Potts is an unusual TV talent show winner, because he actually has talent. The
opera singer cuts an unassuming figure, but his voice is the real thing.
However, since anyone who uses Yahoo’s online services already knows what
happened when he appeared on Britain’s
Got Talent, David Frankel’s One
here) will necessarily feel rather
anti-climatic. At least fans of the British tenor can stream it for free on
Yahoo up until its proper theatrical opening this Friday, as part of the
Weinstein’s ongoing campaign to give exhibitors fits.
as a boy, working class Potts has an obvious talent for singing, but it earns
him more bullying than praise. His mother Yvonne tries to support his musical
sensibilities, but his father Roland often joins in with his tormentors (his
habit of donning the full Pagliacci costume hardly helps matters either). As a
result, self-confidence becomes a persistent issue for Potts.
somehow summons the gumption to court the plucky Julie-Ann “Julz,” who
encourages him to pursue his dream. Early in their relationship, she shows
enough faith and trust to let him study in Venice, but it ends in
disappointment. At least, the picturesque city and budding diva Alessandra look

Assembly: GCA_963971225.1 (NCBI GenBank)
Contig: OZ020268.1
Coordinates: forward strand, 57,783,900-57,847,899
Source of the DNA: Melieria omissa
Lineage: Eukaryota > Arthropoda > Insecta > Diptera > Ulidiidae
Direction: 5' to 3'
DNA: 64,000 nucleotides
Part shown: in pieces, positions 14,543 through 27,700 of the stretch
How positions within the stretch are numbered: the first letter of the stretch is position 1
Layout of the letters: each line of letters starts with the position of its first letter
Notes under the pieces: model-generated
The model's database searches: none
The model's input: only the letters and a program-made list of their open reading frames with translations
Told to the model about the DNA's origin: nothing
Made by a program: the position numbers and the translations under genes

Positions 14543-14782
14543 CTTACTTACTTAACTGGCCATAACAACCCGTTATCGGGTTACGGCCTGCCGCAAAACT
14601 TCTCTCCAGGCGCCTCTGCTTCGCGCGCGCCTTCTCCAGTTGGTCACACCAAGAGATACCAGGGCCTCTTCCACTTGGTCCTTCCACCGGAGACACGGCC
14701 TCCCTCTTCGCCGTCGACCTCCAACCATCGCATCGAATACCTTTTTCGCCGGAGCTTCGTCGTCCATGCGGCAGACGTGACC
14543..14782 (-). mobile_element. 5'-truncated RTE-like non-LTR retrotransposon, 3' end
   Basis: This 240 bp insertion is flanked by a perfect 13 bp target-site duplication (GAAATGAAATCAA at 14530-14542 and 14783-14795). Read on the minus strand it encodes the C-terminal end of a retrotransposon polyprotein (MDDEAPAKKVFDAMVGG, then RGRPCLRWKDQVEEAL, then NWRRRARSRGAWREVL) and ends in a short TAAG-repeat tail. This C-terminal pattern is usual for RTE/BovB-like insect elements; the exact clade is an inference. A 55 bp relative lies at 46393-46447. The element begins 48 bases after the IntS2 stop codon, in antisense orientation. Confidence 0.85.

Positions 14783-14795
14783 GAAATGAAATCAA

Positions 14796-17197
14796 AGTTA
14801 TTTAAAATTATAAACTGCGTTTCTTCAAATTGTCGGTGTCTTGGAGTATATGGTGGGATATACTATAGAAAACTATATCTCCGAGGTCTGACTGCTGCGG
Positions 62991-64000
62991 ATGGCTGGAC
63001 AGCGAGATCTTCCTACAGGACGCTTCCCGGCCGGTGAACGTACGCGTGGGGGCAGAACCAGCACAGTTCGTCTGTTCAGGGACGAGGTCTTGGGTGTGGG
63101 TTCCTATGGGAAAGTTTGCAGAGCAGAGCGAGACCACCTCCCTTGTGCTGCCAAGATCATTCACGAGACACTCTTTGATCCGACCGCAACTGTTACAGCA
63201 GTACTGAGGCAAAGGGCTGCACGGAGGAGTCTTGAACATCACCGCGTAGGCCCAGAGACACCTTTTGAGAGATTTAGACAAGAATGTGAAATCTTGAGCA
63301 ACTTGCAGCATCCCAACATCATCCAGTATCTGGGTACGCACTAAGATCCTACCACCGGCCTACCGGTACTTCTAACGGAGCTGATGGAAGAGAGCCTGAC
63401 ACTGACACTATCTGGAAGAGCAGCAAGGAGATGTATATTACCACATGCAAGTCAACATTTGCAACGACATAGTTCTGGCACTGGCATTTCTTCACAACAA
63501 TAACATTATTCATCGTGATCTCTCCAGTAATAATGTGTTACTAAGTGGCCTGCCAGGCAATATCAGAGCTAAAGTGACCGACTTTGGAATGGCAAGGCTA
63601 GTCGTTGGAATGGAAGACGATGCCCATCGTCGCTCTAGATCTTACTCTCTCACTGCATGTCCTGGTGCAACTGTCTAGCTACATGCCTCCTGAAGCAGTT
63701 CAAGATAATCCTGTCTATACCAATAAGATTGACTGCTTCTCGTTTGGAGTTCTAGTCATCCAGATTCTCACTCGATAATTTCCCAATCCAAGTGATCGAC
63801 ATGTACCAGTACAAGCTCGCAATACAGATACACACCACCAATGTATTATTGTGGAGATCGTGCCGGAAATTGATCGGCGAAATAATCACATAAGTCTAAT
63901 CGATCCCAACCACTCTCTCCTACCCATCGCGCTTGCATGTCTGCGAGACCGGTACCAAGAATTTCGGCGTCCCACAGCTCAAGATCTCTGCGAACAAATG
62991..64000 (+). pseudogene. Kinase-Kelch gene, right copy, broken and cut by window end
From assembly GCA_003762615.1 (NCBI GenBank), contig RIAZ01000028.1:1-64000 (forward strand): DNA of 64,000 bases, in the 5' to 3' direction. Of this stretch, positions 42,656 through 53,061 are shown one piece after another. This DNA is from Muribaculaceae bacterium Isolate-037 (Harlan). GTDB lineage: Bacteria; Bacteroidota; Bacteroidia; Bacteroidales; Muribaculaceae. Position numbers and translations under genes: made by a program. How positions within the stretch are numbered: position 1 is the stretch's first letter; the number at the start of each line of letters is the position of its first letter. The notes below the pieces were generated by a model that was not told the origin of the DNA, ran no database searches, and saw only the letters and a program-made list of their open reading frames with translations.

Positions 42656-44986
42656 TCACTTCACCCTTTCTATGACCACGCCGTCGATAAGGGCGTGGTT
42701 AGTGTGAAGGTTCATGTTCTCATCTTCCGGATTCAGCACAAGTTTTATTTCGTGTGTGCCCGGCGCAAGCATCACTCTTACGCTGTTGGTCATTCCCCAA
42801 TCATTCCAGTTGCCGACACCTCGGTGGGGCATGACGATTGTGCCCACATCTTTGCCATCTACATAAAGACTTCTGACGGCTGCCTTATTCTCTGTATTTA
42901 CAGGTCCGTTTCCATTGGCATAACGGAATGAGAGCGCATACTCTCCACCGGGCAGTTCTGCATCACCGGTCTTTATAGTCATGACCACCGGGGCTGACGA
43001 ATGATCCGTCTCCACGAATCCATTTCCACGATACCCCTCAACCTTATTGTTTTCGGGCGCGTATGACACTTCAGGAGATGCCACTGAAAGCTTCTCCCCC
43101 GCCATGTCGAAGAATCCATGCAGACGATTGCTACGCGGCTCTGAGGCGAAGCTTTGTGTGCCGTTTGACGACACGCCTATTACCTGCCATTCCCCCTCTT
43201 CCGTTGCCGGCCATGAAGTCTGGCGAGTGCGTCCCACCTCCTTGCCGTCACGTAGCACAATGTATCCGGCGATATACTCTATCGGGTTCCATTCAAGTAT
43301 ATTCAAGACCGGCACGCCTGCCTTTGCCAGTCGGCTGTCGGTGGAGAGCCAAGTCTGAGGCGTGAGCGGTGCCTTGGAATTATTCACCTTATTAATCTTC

good on camera.
oh man, it is hard to like a film in which Simon Cowell and the excretable
Piers Morgan play themselves. Nevertheless, lead actor James Corden is more
eager to be loved than the average puppy. He is unflaggingly earnest and
lip-synchs effectively enough in the performance scenes. Most importantly, he
develops some nice, lived-in romantic chemistry with Alexandra Roach’s Julz. On
the other hand, his parents might as well be hand-me-downs from Billy Elliot, so it is hard to blame Julie
Waters and Colm Meaney for just turning on the auto-pilot switch. Still,
Valeria Bilello’s Alessandra has her moments, but Frankel safely ushers her out
of the picture before things get too interesting.
One Chance always plays it safe,
indulging in some of the most shameless manipulative clichés. Yet, it is
admittedly nice to see a decent chap like Potts make it big, while staying
faithful to his true beloved. In all honesty, this is probably the perfect film
to distribute online, because it delivers the promised dose of sentimental
inspiration and is then quickly forgotten, leaving little trace behind with
viewers. Harmless and inconsequential, One
Chance is a film by and for Potts fans. Those interested should check it at
Yahoo now, before it opens this Friday (10/10) in New York at the Village East.
Labels: British Cinema, Paul Potts